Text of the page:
In the end, it all becomes clear.

The life advice from hospice patients provides insight into how the rest of us should consider spending our time. Among the biggest regrets people express on their deathbed is wishing they had been more understanding, caring and present for the people who were important to them. They would also strive to be a better spouse, partner, parent or child if they were given the chance to do it all over again.

The things that matter most in life require your engaged presence with those who matter most to you. No one ends up wishing they had worked longer hours or spent more minutes on Facebook.

As parents, our presence is the most impactful gift we can give to our kids. They crave it more than they show, and they need it more than we can comprehend.

Below I offer seven ways to be more present with your kids and family. These have helped me when I've struggled to stay engaged with my sons on a daily basis, and I hope you find them useful, too.

1. Wake Up Before Your Kids

First of all, the silence of an early-morning household is a golden opportunity to clear your head, sip your coffee and prepare for the day. But nothing beats greeting your children with hugs and kisses, as well as being actively involved in their first activities of the day. 

If your schedule doesn’t allow for this, do your best to find a time of day that you can consistently be with them to maintain a fun routine. 

2. Exercise For Mindfulness

Presence is a function of an uncluttered mind. And while being organized and adept at time-management is important, I’d argue that nothing clears the head better than elevating the heart rate, even moderately, through physical exercise. Yoga and Transcendental Meditation are also great ways to center yourself. Just do it.

3. Put Your Phone Away

Being immersed in your phone always looks the same: you are lost to everyone around you. It doesn’t matter if you're on Amazon shopping for your child’s birthday or mindlessly scrolling through Twitter. Your intentions don’t matter. Your lack of presence does.

When arriving home from work I leave my phone in the car until we put our kids to bed just to ensure I’m not tempted to use it. I doubt that I’ll ever regret missing a call or text more than missing out on a single dinner conversation.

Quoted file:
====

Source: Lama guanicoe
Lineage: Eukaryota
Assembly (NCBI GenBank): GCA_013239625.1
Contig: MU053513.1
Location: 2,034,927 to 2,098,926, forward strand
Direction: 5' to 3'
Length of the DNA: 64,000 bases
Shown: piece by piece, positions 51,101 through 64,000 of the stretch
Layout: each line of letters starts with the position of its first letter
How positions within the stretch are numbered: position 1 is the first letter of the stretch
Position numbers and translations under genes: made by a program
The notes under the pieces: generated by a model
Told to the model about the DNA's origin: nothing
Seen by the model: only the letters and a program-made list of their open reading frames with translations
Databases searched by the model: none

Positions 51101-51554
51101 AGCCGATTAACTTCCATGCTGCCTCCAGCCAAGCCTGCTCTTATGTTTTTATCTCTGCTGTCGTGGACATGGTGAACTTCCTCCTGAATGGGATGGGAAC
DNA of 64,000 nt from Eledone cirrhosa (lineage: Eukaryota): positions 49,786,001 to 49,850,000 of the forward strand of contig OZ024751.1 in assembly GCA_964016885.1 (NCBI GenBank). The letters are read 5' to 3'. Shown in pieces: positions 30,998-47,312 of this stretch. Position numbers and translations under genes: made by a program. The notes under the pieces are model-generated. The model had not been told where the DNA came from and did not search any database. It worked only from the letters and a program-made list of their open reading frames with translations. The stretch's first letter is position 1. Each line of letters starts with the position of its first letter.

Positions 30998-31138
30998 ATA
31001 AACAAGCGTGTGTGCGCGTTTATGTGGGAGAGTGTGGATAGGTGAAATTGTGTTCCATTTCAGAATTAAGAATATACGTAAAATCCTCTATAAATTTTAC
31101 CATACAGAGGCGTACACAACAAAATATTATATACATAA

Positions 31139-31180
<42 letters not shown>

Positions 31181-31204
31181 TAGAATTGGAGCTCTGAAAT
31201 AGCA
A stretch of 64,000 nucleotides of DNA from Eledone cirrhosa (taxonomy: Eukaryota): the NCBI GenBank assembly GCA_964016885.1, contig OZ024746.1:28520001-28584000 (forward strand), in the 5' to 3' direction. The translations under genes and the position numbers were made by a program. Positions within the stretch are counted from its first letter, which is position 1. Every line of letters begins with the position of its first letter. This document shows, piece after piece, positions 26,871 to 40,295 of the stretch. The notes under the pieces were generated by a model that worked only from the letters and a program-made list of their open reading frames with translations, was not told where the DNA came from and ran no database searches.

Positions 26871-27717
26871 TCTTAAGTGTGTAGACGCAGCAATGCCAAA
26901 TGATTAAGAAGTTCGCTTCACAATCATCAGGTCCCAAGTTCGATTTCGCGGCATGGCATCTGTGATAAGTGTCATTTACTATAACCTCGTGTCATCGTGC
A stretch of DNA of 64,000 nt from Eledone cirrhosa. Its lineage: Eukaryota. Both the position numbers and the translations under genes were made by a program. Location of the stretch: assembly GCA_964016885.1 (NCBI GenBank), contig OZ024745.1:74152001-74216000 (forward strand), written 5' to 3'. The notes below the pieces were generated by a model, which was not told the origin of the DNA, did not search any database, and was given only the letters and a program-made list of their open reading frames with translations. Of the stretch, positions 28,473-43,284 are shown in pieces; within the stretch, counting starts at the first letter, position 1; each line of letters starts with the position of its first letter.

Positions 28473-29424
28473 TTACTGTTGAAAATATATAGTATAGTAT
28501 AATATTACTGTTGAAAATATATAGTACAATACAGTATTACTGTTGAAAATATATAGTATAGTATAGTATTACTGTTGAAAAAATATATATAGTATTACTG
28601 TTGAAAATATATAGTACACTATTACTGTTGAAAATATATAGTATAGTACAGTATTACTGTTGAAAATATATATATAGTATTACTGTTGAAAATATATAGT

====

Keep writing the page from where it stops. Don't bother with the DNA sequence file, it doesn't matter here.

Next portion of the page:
4. Share The Activities You Love With Them

What’s your passion? Got it? Good. Now share it with your kids. And don’t get upset if they don’t like doing it themselves. Their interests will ebb and flow over time. The key is to find a way to share your favorite activities in any way that creates togetherness.

5. Be A Big Kid

Being the authority figure doesn’t mean you can’t also get your silly on. Kid’s love it when you out-fun them and make the effort to see the world from their perspective. It’s also can be a great stress reliever.

6. Accept The Child You Have

We all imagine the potential of our children’s future selves, and we all have wishes for how our kids could change their behavior. These thoughts can occupy us in a way that steals from the present moment.

Take a breath, appreciate that the road is long and embrace the children you have in this moment. They will change over time with your guidance (or maybe in spite of it). Your role is to accept them for who they are today and focus on the example you’re setting for them, right now.

7. Be Curious, Be Patient

We get into a rhythm of expectations with our kids' interaction. We have snap answers to the same old questions that they repeat every day. Our ability to start fresh and stay fresh every day is a struggle.

Nothing beats curiosity: asking them questions and listening to responses without jumping in to correct them, just asking more questions, and being patient when their attention wanes and wanders, because you know it will. 

What will you say on your deathbed, if you are lucky enough to have the opportunity? Wouldn’t it be great to reach the finish line without regrets — especially when it comes to your children and family?

It may not seem important now to think of how you’ll feel in the end, but it is.

Just ask anyone who’s there.

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Written by Slade Wentworth

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